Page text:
Why your daring do’ doesn’t say everything about you!
Bold hairstyles like buzz cuts and dyed hair are hard to miss. While few can pull off the trend, some go beyond the surface.
Junior graphic design major Danielle Sartori is well-known on campus for her edgy buzz cut, but her daring choice has a profound history. Danielle has a genetic anxiety disorder that goes by the name trichotillomania – the compulsive urge to pull out your own hair. Despite the disorder, Danielle likes to have her hair buzzed because it “feels fresh, new, and clean.”
She adds, “people know me as the girl with the shaved head, septum ring, and baggy clothes. I don’t like to say [my haircut] defines me, because I still associate it with my trichotillomania, but it’s become part of my personality and style since I’ve had it for so long. It makes me unique.”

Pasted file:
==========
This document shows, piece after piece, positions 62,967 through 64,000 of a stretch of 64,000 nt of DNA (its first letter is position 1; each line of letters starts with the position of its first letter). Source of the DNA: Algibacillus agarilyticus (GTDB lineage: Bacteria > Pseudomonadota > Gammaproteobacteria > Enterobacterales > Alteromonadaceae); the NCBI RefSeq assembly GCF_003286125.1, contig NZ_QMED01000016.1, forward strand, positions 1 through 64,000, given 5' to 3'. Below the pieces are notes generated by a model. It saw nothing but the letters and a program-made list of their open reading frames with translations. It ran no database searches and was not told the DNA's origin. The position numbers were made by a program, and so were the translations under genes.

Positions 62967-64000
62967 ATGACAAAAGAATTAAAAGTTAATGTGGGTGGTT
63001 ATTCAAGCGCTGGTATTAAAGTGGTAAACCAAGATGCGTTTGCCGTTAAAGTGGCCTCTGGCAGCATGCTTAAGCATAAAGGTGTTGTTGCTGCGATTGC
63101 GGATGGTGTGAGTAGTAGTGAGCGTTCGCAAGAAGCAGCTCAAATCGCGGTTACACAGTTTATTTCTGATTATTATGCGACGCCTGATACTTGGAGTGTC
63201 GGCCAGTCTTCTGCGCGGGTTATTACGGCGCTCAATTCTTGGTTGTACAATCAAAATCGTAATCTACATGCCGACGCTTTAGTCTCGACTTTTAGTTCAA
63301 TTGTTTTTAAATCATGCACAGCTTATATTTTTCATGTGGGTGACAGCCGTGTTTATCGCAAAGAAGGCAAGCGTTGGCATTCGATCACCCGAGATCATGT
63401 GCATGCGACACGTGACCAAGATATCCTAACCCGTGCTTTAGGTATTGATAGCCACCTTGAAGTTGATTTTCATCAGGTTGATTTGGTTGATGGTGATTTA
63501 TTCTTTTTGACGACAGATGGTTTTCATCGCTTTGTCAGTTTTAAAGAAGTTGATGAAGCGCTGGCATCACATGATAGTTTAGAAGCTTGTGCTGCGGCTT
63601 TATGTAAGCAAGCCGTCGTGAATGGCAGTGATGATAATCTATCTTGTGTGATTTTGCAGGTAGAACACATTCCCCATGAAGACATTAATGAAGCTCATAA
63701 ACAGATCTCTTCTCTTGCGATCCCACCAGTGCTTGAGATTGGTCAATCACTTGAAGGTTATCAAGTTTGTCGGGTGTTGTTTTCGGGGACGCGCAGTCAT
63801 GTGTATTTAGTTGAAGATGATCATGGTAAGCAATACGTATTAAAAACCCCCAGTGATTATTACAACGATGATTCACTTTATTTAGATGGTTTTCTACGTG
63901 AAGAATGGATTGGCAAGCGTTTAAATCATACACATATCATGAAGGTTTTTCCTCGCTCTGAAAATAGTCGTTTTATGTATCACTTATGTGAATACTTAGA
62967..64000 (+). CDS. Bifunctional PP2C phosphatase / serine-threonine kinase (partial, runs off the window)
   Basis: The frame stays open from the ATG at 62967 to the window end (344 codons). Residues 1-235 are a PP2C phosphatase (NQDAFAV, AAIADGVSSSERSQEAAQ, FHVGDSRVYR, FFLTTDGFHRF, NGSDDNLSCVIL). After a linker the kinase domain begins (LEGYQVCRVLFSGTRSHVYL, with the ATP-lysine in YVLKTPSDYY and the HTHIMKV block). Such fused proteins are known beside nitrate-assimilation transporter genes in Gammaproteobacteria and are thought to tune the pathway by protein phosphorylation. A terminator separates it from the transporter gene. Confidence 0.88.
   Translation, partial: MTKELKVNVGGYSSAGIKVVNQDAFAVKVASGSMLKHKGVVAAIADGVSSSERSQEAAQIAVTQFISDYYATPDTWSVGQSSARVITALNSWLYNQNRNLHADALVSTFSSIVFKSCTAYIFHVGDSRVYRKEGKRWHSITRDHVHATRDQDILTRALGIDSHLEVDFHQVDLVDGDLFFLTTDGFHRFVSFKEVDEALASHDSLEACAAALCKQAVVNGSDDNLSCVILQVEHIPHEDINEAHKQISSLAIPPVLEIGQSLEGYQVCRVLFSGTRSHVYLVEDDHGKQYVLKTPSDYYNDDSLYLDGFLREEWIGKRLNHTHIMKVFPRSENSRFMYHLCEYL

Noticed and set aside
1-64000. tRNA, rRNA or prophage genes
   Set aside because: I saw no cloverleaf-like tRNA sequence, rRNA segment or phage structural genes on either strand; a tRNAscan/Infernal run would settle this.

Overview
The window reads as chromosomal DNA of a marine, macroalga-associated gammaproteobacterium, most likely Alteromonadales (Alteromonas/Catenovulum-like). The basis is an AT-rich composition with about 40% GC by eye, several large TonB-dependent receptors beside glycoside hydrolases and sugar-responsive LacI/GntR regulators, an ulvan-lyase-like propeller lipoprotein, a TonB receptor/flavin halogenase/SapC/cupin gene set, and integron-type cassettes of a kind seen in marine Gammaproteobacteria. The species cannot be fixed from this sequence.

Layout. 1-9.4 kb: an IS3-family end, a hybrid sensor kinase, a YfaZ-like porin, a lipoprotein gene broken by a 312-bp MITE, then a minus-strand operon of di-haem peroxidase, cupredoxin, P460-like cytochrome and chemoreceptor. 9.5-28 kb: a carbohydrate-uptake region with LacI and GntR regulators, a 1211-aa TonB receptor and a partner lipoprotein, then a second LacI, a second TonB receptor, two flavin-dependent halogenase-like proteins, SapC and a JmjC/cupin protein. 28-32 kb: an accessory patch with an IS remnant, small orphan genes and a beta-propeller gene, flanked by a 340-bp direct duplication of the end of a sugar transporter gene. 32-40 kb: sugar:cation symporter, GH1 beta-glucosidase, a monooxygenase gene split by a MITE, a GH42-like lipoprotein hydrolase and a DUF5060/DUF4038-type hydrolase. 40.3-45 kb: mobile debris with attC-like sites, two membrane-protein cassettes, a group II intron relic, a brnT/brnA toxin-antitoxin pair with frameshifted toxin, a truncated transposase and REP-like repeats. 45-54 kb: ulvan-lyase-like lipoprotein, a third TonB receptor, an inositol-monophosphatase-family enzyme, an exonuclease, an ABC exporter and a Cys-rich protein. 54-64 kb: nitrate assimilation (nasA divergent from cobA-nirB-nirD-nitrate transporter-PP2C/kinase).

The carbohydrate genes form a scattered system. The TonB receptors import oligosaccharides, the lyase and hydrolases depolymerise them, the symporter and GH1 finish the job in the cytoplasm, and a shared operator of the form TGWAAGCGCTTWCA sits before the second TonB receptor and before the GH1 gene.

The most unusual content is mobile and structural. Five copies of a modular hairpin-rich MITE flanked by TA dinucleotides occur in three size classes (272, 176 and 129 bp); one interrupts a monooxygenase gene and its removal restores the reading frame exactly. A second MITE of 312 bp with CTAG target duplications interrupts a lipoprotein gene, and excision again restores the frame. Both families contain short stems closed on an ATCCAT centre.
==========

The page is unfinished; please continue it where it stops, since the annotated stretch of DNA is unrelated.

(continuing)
Chester Bacon, a senior game design and sociology major minoring in LGBT studies, had long hair growing up and eventually decided “it was too much to deal with” and chopped it off. Since middle school, Chester has dyed his hair 50 times.
“People think that if you color your hair, you’re looking for attention, but I just like to look different. It gets rid of my gender dysphoria to cut my hair and dye it. [My hair] is a part of my personality and artistic self-expression,” Bacon says. “Never be afraid to start dying your hair; you never know until you try.”
Article by Tara Jones
Photo by Adrianna Dreckmann